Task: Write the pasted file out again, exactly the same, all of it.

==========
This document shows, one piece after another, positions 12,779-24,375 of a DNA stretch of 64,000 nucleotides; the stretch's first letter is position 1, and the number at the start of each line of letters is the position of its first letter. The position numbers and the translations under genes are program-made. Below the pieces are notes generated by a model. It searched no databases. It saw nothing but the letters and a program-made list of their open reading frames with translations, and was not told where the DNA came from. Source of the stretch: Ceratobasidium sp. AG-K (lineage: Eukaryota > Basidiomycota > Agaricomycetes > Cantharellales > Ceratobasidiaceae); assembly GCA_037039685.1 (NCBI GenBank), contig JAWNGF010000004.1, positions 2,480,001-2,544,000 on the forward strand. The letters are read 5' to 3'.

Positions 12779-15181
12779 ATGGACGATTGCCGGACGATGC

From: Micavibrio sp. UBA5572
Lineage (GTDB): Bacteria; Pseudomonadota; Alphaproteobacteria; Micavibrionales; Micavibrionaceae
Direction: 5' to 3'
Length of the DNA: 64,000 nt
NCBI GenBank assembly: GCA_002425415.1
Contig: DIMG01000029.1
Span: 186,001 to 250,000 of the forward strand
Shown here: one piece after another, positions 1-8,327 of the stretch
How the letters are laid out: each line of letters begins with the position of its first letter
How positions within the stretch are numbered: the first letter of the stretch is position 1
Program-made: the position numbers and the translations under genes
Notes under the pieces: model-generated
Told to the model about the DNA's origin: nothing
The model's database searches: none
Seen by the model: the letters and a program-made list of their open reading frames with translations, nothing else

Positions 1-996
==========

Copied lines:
This document shows, one piece after another, positions 12,779-24,375 of a DNA stretch of 64,000 nucleotides; the stretch's first letter is position 1, and the number at the start of each line of letters is the position of its first letter. The position numbers and the translations under genes are program-made. Below the pieces are notes generated by a model. It searched no databases. It saw nothing but the letters and a program-made list of their open reading frames with translations, and was not told where the DNA came from. Source of the stretch: Ceratobasidium sp. AG-K (lineage: Eukaryota > Basidiomycota > Agaricomycetes > Cantharellales > Ceratobasidiaceae); assembly GCA_037039685.1 (NCBI GenBank), contig JAWNGF010000004.1, positions 2,480,001-2,544,000 on the forward strand. The letters are read 5' to 3'.

Positions 12779-15181
12779 ATGGACGATTGCCGGACGATGC

From: Micavibrio sp. UBA5572
Lineage (GTDB): Bacteria; Pseudomonadota; Alphaproteobacteria; Micavibrionales; Micavibrionaceae
Direction: 5' to 3'
Length of the DNA: 64,000 nt
NCBI GenBank assembly: GCA_002425415.1
Contig: DIMG01000029.1
Span: 186,001 to 250,000 of the forward strand
Shown here: one piece after another, positions 1-8,327 of the stretch
How the letters are laid out: each line of letters begins with the position of its first letter
How positions within the stretch are numbered: the first letter of the stretch is position 1
Program-made: the position numbers and the translations under genes
Notes under the pieces: model-generated
Told to the model about the DNA's origin: nothing
The model's database searches: none
Seen by the model: the letters and a program-made list of their open reading frames with translations, nothing else

Positions 1-996